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Why celebrity couples are the new influencers

At the intersection of love life and market trends

Why celebrity couples are the new influencers At the intersection of love life and market trends

In 2022, the online presence of celebrity couples has gained an unthinkable traction – something that is not surprising considering how these couples have been a fixed point of pop culture since the days of silent cinema, but that in recent years has taken on new meanings that have mixed the classic gossip also branded sponsorships, more or less occult endorsing of products and cults of the personality that not only concern the individual characteristics of celebrities but also their various commercial enterprises. A$AP Rocky and Rihanna, Justin and Hailey Bieber, Tom Holland and Zendaya, Machine Gun Kelly and Megan Fox, Kylie Jenner and Travis Scott, Kim Kardashian and Pete Davidson, Kanye West and Julia Fox, Ferragnez and, until last October Gigi Hadid and Zayn Malik – and if in fact it is striking that in times as woke and progressive as ours the rules of fame remain so heteronormative, it is even more striking that these couples so adored by fans and photographed by paparazzi around the world are in a curious intersection of celebrities, advertising and entrepeneurship: one or both members of these couples are brand ambassadors or even have one of their own,  and those who are not tied to a particular brand still have a cult following as in the case of Holland, Davidson and Julia Fox. Which leads us to think that the institution of the celebrity couple begins to concern new areas that are not only aspirational and related to gossip, but commercial. In short, celebrity couples are the new influencers.

Since the pandemic began, in fact, the opposition between celebrities and influencers has begun to be felt stronger, as well as the definition of celebrity has become much more abstract and cross-sectoral than in the past. On the one hand, the myth of influencers has begun to fade due to a lack of cultural relevance of these professional figures curiously lacking a real professional authority. Starting from 2020 the public has had a thirst for cultural relevance, entertainment but also for expertise: this is why many influencers/bloggers/youtubers have started to migrate to other worlds (such as Manu Rios and Evan Mock who became actors, the D'Amelio sisters who started their reality show or Logan and Jake Paul who turned to boxing) but also the reason why the so-called "cultural pioneers", i.e. figures who represent the values and cultural excellence of a certain community, such as Amanda Gorman, Naomi Osaka or Kai-Isaiah Jamal, have surpassed in fame and recognition the classic influencers – which, among other things, have turned out to be a category of celebrities often very problematic, much more subject to controversy than celebrities related to the world of entertainment (some examples are the rapid fall of James Charles and  Kris Wu, Jay Alvarrez's sex tape controversy, passing through the accusations of plagiarism directed at Danielle Bernstein in recent years). Influencers liked them because they were aspirational, but the era of post-Covid, post-truth and fake news is no longer an era for amateurs: celebrities need preparation, professional pedigree, authority and tangible credibility in their field.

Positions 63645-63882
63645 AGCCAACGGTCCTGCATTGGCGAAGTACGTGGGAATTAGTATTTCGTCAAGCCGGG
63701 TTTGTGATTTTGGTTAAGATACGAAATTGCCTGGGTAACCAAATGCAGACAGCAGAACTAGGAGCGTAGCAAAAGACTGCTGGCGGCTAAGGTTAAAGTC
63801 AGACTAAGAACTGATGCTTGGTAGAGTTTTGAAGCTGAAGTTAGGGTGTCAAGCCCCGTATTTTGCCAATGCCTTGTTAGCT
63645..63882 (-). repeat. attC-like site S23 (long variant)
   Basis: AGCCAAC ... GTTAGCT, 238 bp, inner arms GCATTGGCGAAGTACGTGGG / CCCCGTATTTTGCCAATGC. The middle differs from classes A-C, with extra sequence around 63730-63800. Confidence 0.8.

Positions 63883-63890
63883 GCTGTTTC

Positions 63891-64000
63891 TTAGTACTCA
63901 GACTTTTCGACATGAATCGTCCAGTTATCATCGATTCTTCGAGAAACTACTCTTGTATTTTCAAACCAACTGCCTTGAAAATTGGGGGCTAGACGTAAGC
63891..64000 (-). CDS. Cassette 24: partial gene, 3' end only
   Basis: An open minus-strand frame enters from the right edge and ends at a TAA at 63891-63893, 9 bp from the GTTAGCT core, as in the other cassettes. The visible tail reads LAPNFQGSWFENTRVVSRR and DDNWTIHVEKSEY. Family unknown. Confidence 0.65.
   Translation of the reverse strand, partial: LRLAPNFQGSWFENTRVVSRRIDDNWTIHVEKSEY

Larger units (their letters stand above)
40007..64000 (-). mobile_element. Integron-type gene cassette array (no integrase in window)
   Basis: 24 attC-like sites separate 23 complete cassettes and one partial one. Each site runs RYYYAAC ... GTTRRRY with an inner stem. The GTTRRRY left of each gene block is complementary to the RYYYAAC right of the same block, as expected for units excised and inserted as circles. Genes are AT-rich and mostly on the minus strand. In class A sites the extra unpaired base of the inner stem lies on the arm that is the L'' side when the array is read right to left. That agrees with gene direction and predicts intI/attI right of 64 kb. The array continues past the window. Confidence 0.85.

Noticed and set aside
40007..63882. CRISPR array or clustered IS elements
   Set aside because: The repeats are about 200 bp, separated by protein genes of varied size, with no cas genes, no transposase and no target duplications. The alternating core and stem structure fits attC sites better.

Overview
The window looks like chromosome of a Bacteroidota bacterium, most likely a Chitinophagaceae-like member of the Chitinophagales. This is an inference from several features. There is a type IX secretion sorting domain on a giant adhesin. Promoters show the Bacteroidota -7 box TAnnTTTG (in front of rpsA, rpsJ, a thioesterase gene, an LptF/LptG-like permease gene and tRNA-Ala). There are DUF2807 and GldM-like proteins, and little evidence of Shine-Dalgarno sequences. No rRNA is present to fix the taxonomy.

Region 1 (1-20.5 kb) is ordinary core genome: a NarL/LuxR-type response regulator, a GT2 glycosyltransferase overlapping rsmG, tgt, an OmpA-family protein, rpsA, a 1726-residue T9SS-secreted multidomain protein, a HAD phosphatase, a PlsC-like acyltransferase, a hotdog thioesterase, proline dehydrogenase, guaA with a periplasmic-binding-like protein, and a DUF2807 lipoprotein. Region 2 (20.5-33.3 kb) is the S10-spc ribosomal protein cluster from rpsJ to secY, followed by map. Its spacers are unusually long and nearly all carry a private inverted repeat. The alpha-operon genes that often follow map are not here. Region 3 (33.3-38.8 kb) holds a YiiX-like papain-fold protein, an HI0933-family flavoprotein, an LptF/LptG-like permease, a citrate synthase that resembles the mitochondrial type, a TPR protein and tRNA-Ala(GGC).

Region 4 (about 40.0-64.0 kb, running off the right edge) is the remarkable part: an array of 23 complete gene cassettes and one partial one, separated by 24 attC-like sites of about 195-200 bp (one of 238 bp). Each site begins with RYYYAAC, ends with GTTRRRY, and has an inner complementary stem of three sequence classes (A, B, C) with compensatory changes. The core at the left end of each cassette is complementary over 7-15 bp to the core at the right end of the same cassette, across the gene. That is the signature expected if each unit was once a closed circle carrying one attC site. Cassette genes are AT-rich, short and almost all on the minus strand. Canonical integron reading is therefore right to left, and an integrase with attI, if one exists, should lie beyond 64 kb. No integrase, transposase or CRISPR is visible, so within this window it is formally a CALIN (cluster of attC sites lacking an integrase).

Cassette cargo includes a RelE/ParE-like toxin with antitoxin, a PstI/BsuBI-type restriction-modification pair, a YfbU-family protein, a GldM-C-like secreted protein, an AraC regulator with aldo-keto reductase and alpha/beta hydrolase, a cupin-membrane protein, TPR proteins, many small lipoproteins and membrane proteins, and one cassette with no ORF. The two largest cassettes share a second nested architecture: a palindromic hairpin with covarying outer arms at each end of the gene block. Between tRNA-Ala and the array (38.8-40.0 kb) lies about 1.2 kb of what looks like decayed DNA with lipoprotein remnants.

In this new cultural ecosystem, celebrity couples have a strong strategic advantage: both because they are famous for their own cultural achievements, unrelated to simple online following; both because, if their media presence combined with their commercial enterprises can be compared to a living franchise, their sentimental relationships represent the crossover of two areas and therefore lead different audiences to get in touch with each other and therefore amplify their influence much more online and not. The celebrity couple, moreover, are also much more relatable to their audience and, as seen in the extreme case of Kanye and Kim's divorce, they can also become the ideal stage of a long game in which truth and staging are confused beyond any recognition capacity that brands can exploit to obtain clout as is happening with Balenciaga who is the "invisible protagonist" of all the public and private appearances of Kim Kardashian and Kanye. Suffice it to say that the release of the editorial Date Night of Interview Mag that spoke of the meeting between Kanye and Julia Fox took place on the same day as the announcement of the release of Yeezy Gap Engineered by Balenciaga - a synchrony that doesn't look random. How writer and art director Patrik Sandberg effectively summed up on Twitter:

«I find it rather unprecedented that Kim and Kanye are exclusively wearing Balenciaga. To sponsor and dress a celebrity divorce feels like a cynical yet brilliant new breed of endorsement. Where is the investigative report?»